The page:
Rabbic Student on Hebron Tour

Excerpts from the blog: Velveteen Rabbi

Early on Thursday morning, eleven strangers gathered at the New Gate to the Old City and piled into a van heading for the West Bank. Before the checkpoint, we were advised to hide anything visibly Jewish, lest the soldiers decide to pull us out of the van and ask us questions. (I believe three of us in the group were Jewish; one wears kippah and tzitzit as a matter of course, but he hid them for the duration.) We met our guide Samer at his home in Beit Sahour, a town adjacent to Bethlehem. (Read his bio here if you're interested)

We climbed into our second van of the day -- this one labeled "First Baptist Church," which I thought was pretty funny -- and as we drove, Samer warned us not to photograph veiled women (because it is rude), and also not to photograph Israeli soldiers (because it is dangerous.) The countryside through which we traveled was made up of striated hills of limestone, with small orchards and olive groves and buildings dotting the landscape. I saw an old man in a keffiyeh riding a donkey, sitting regally as he bounced down the road.

. . . . . . . . . We saw the tombs of Abraham and Sarah (well, the monuments above them; the tombs themselves are underground.) I should mention here that Jews are technically not allowed into the mosque, nor non-Jews into the adjacent synagogue. I don't know how long that's been the policy, but it's certainly been true since a settler named Baruch Goldstein opened fire on Muslims at prayer one Purim in what is now called the Cave of the Patriarchs massacre.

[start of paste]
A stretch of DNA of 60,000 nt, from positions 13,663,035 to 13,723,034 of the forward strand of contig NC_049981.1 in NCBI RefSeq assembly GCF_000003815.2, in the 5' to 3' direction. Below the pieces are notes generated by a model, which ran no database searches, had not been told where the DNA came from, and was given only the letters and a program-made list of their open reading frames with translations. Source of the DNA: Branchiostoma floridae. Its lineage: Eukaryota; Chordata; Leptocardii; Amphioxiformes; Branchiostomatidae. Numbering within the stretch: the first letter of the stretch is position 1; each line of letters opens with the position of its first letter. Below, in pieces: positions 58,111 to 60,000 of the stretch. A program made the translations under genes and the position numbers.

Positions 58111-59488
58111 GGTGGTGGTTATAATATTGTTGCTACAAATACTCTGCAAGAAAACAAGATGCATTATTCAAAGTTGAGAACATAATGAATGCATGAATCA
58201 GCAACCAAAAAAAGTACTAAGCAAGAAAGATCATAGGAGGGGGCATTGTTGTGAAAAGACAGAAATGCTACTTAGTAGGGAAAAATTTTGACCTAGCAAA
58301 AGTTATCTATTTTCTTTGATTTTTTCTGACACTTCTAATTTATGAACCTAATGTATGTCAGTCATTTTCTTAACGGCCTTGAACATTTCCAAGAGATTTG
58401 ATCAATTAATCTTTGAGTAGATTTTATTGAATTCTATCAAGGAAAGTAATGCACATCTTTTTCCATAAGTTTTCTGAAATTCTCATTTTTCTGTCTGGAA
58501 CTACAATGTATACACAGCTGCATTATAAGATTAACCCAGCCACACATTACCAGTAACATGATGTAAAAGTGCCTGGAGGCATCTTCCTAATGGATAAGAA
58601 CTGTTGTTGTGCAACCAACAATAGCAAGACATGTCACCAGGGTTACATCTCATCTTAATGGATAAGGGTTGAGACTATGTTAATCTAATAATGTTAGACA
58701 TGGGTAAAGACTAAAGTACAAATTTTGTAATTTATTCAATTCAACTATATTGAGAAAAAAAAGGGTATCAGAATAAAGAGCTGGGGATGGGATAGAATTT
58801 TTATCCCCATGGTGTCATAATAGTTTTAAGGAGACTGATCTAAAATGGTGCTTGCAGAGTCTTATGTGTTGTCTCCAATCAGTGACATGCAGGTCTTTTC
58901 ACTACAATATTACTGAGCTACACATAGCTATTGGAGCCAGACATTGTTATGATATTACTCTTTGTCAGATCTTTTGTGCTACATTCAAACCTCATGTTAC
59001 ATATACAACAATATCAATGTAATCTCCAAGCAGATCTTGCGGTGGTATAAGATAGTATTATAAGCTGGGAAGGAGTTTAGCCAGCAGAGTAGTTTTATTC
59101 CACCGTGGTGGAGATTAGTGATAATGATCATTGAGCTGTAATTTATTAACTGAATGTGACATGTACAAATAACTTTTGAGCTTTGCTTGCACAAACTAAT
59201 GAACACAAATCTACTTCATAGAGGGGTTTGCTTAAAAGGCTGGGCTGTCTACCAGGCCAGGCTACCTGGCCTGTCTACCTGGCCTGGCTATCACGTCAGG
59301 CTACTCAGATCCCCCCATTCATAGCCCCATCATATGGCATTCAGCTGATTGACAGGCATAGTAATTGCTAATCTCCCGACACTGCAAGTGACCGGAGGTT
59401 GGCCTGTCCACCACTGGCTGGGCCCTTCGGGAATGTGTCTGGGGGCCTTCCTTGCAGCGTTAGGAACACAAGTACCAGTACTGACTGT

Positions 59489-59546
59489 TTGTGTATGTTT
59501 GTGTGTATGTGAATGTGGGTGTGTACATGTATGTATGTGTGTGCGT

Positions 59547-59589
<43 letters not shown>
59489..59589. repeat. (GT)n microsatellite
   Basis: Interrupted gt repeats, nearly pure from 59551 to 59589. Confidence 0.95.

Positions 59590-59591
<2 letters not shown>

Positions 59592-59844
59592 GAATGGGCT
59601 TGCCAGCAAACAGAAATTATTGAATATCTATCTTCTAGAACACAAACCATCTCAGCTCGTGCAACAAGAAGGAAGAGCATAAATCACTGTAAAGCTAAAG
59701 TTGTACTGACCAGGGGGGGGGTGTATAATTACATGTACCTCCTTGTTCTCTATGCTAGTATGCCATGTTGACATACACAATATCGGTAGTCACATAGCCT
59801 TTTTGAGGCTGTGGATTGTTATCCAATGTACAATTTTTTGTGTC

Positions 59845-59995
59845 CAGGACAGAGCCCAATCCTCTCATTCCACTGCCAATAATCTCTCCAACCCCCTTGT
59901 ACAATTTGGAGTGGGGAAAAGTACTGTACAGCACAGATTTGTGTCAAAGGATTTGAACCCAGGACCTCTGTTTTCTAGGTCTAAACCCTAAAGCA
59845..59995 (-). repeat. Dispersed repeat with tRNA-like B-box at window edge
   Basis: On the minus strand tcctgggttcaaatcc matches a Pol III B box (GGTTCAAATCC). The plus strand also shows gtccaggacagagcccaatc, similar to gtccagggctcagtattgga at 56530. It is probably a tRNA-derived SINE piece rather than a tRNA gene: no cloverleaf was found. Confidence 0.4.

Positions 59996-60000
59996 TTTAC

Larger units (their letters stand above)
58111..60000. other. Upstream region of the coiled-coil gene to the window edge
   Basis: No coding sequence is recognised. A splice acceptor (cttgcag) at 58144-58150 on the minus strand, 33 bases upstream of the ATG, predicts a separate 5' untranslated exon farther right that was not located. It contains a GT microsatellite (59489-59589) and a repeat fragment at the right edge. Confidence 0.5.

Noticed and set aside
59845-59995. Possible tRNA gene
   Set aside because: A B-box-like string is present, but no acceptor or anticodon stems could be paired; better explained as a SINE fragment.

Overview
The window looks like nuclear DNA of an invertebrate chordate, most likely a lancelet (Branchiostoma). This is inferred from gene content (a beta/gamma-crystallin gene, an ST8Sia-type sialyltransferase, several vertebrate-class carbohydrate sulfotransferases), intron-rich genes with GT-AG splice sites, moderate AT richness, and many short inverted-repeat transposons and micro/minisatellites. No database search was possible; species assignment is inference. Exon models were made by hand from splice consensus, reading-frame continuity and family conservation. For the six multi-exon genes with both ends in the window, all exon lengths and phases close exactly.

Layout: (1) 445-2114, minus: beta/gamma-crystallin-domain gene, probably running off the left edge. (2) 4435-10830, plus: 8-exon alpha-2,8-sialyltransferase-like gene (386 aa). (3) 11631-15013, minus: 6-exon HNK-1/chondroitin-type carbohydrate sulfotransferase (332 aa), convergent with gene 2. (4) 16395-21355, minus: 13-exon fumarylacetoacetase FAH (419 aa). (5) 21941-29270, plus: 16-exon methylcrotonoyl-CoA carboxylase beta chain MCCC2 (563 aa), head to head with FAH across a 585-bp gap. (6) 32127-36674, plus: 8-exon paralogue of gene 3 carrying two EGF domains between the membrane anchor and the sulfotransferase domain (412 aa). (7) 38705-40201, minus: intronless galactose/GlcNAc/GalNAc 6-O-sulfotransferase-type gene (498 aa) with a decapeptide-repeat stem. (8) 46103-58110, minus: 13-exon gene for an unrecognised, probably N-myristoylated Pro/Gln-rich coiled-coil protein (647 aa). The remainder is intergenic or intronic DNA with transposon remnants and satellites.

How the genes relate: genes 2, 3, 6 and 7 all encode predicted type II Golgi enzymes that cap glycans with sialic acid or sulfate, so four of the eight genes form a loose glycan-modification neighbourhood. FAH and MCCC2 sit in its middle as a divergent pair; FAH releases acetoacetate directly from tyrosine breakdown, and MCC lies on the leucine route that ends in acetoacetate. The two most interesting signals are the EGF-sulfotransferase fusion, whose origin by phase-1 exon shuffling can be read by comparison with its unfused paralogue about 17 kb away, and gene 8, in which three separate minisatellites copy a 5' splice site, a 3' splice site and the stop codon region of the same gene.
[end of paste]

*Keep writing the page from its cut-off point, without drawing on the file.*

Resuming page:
Cue the first serious cognitive dissonance of my day. Thinking of Reb Zalman davening zhikr with Sufis there in Hebron gave me such joy. Thinking of Baruch Goldstein killing people at prayer in the same room where I was reverently walking made my stomach twist with sorrow and anger. Feeling these two things at the same time -- well, facing that tension is part of why I wanted to visit the West Bank, but wow, this never gets easy, does it?
The full post can be read at the Velveteen Rabbi

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